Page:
She spears a chunk of feta with a fork.
“In the midst of all these engineers, I saw this tall, dark and handsome man named Jan. There was something about him. I was fascinated by the intricate, technical drawings, that he could transform them into a drilling platform. He invited me to dinner. We went out with his friends. We went back to Jan’s flat. And I never left. I left the next morning to go to work of course but—metaphorically— I never left. His marriage was over two years before I met him. There were three daughters, the youngest was nine and lived with the mother. Jan is an engineer with a strong spiritual longing. A pillar, I tell you.”
“This falling in love with Jan, did you have a sense of destiny about him like you had about the others—the men with tongues of gold?”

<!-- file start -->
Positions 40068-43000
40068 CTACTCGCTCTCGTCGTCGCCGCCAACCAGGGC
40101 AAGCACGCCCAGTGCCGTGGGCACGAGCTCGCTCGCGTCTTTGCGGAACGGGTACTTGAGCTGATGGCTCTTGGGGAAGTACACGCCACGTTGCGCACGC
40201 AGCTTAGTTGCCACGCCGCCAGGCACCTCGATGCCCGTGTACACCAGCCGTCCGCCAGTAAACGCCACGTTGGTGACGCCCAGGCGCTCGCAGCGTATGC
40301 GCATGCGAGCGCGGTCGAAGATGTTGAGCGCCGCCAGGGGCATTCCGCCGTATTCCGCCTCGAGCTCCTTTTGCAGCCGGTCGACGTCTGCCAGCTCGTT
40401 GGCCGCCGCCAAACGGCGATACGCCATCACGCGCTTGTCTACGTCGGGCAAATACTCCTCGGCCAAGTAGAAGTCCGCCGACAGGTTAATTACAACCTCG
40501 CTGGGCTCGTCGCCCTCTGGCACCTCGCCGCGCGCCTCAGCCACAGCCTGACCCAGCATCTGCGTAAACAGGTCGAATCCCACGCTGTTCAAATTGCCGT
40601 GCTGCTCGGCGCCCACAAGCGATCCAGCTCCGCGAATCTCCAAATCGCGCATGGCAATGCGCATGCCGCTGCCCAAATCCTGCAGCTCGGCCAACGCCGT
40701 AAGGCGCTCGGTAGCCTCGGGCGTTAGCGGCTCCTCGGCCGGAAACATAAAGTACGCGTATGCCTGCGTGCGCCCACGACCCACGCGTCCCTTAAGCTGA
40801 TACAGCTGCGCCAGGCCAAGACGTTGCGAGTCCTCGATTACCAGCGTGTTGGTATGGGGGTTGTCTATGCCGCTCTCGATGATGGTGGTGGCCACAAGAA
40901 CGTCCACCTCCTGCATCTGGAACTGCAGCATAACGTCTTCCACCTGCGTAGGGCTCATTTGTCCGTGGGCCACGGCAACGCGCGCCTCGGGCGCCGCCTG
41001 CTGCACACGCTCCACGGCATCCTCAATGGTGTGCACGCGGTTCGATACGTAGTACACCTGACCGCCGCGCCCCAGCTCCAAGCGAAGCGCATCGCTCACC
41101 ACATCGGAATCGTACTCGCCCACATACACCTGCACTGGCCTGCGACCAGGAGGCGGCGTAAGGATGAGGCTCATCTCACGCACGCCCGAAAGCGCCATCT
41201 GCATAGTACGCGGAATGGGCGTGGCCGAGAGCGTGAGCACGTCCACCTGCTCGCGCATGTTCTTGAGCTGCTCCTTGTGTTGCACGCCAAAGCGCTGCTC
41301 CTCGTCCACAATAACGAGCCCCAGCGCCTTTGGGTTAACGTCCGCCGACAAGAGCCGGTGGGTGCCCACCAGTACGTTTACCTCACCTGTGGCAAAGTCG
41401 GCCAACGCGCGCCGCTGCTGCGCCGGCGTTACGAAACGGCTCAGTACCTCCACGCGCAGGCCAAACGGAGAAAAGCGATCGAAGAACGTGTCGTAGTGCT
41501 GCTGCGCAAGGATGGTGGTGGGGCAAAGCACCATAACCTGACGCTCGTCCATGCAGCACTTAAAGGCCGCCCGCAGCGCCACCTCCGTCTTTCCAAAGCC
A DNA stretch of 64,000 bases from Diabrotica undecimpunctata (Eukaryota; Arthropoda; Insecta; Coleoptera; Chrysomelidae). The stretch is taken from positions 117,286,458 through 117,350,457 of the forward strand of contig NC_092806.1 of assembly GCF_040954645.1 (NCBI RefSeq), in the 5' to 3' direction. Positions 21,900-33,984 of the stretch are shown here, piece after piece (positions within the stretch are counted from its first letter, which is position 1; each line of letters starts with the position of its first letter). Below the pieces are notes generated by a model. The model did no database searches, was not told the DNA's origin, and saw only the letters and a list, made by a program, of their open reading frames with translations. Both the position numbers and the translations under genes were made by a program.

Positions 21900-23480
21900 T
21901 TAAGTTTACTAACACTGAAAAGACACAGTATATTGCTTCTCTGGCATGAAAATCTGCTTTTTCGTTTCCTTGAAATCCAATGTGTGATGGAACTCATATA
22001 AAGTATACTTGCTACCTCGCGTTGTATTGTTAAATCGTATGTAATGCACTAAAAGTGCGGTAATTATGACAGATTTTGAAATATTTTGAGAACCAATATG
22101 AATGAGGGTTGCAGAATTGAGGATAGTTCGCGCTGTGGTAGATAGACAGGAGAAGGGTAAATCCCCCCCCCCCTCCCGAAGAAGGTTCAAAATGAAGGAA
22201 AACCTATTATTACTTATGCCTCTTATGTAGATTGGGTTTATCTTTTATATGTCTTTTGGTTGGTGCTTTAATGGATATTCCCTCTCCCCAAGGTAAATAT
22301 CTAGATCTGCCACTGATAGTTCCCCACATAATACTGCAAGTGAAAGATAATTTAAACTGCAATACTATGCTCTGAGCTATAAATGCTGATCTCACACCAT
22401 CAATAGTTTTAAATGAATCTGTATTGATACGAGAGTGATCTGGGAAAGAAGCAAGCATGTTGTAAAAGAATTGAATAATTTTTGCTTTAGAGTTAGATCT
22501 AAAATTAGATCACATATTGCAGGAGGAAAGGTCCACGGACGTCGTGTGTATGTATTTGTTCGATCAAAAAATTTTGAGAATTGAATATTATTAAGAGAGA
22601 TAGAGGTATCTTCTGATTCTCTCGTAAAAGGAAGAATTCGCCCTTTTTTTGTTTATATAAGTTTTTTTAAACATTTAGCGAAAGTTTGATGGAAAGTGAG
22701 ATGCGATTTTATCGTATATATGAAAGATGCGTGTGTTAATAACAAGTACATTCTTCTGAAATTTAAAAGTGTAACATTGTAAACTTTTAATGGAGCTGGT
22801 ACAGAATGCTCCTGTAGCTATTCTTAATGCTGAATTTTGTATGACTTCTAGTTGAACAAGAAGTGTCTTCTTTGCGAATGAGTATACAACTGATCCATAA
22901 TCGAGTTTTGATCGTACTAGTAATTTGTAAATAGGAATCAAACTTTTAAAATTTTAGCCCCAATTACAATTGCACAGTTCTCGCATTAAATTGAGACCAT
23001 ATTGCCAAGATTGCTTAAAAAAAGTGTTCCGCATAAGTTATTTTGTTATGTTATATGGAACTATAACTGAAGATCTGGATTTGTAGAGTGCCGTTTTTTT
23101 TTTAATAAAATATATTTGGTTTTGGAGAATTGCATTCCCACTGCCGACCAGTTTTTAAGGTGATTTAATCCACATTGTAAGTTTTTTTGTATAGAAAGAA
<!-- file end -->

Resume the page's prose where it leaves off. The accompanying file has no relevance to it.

“Destiny. Destiny, what does it really mean? I was back home in Norway and I couldn’t find a better man, a better companion, a better partner. My mother loved him, kept saying, ‘Why didn’t you marry him to begin with? This is the man.’ He was there for everybody and my son Axel too. A load was taken off my shoulders. We had a wonderful time together, lots to share. We got married.
“I think part of it was that we had so much to talk about. He had a tough life, a fantastic life, and I had had a life he didn’t know existed. Thinking back, there never was a dull moment.”
Marianne and Jan have been married for twenty-three years.